I think we cannot really see it, rationally, their motives because they have been locked down for 6 months and nothing is happening. Still, they don't know when they will get asylum, if they will get asylum. So there is -- they are a lot of traumatized people and they don't know, sometimes, what they are doing.
CURNOW: But now their futures are very much in the air.
What happens to 13,000 people who don't have a home?
As you can see, many of them are children and families.
FISCHER: I have no idea, actually. And unfortunately, the people also don't know what is going to happen. As I heard, there is some news that they are coming some ships or ferryboats that will take a few people. But it's just a small, small amount of the people. I mean, it's a small city, you can't just burn down a small city and don't help the people.
CURNOW: And what about coronavirus? If there was concern that there were infection rates or high infection rates in the first, place what does that then say also about the safety of people now who are on the island?
And these people, particularly, as well?
FISCHER: Yes, but when we take a look at the numbers, the numbers inside the camp were not as high as the numbers outside of the camp. So just because they are, migrants doesn't mean that the virus is more on their side.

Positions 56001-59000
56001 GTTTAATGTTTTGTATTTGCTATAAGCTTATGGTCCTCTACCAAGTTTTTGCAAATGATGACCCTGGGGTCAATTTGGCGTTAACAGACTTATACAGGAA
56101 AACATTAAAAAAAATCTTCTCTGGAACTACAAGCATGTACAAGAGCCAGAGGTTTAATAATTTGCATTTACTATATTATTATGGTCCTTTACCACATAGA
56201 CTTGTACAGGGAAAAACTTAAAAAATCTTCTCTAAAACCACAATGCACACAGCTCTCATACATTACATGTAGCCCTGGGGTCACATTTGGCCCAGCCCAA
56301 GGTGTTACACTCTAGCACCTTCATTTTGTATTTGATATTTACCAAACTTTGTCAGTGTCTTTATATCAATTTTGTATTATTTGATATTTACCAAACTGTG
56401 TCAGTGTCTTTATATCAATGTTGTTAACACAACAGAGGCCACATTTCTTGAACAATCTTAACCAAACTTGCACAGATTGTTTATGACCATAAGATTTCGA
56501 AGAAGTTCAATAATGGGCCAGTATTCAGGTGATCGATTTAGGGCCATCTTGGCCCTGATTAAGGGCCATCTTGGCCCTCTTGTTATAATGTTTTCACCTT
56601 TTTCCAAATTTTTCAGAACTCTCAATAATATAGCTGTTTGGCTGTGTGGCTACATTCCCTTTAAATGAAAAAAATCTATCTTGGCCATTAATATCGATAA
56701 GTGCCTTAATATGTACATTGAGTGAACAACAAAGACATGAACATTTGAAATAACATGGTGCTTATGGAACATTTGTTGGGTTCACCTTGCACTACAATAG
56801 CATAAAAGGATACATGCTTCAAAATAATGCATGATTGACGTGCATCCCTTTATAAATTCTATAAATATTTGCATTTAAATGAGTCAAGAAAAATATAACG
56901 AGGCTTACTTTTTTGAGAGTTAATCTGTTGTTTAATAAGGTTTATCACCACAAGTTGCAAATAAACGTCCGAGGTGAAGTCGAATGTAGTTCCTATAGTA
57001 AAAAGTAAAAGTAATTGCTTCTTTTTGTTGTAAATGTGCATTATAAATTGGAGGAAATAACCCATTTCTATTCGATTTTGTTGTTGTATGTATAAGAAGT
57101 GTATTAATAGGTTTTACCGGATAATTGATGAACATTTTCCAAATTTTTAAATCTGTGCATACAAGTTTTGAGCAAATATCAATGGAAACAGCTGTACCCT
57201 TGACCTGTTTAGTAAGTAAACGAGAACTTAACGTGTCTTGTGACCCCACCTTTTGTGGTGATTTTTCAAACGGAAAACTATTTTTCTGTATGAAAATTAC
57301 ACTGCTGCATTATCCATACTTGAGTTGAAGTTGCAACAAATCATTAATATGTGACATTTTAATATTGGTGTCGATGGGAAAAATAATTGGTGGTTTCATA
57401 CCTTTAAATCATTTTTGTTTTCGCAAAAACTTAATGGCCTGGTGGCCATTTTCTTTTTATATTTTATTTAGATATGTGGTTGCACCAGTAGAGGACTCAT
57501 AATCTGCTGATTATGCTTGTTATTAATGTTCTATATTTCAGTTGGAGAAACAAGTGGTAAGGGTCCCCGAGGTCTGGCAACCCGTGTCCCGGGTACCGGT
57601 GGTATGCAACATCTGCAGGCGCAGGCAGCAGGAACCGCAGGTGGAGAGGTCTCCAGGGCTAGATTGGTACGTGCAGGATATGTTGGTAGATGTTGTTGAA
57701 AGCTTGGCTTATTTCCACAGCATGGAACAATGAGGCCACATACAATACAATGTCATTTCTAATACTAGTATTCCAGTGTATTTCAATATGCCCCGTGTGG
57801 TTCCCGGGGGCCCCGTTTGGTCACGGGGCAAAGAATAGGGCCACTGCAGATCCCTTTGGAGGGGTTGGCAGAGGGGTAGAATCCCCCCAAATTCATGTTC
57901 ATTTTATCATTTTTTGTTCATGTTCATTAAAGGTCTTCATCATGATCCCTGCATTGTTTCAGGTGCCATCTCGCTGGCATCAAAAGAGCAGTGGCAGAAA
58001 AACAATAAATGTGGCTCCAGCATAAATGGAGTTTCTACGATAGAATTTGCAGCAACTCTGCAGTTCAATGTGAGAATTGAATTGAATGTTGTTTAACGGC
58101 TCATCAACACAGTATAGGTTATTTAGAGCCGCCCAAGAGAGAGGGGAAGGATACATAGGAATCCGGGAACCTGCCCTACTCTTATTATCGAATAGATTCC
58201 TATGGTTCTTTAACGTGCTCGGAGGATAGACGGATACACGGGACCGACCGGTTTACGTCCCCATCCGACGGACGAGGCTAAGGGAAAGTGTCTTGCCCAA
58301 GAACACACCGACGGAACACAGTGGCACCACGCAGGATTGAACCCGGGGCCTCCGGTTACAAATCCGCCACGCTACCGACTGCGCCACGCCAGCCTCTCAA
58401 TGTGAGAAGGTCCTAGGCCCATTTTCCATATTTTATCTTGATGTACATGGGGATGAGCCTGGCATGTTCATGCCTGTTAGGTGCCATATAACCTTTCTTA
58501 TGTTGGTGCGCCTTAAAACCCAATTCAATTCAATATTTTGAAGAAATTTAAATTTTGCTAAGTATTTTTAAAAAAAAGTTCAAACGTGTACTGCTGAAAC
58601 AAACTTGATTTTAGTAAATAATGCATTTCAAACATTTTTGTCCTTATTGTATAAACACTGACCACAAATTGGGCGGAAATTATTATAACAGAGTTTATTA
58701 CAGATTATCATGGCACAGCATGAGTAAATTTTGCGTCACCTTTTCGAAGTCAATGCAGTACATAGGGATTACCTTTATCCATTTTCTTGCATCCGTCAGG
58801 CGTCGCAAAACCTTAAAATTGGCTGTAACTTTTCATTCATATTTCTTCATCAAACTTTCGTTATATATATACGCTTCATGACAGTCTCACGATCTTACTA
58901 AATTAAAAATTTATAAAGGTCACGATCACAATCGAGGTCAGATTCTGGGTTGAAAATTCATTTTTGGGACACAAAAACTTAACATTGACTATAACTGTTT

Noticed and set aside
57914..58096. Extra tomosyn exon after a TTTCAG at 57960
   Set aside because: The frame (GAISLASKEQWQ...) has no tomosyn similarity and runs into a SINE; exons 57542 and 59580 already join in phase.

But of course, there were like 34-35 cases of the coronavirus inside the camp and a few of these people could be put in quarantine again. But there are still some out there.
CURNOW: Yes, and what I mean is, that, clearly there is not going to be any social distancing taking place on Lesbos when you try to manage that the trauma of 13,000 people now homeless. And that doesn't help the situation on the island at all.
Has there been any offers of help?
I know there's been some pressure on Germany to do more here.
What do you think the European reaction should be and will be?
FISCHER: I'm not really full of hope anymore, unfortunately. I mean, this is a political level we are talking about. And I'm not a politician. I'm a humanitarian and a journalist and I want to help these people and I am not even allowed to help these people here on the ground.
Police and authorities are blocking NGOs and other organizations to help. They are giving them food, giving them clothes.
FISCHER: So my understanding, it's difficult to have big hope when we are not even allowed to help on the small level. How can we be able, in Europe, to help on a much higher level?
CURNOW: OK, I really appreciate you sharing what you know and what you saw as well. Niklas Fischer, live from Lesbos in Greece, thank you very much and for all the work you are doing. Thank you.
FISCHER: Thank you very much.
CURNOW: So the latest wildfires tormenting the western U.S. aren't just dangerous and destructive; they are now turning deadly as well. At least seven people have been found dead just in the last few hours. In Marion County, Oregon, two bodies were discovered during a search and rescue mission there. The area is under a state of emergency.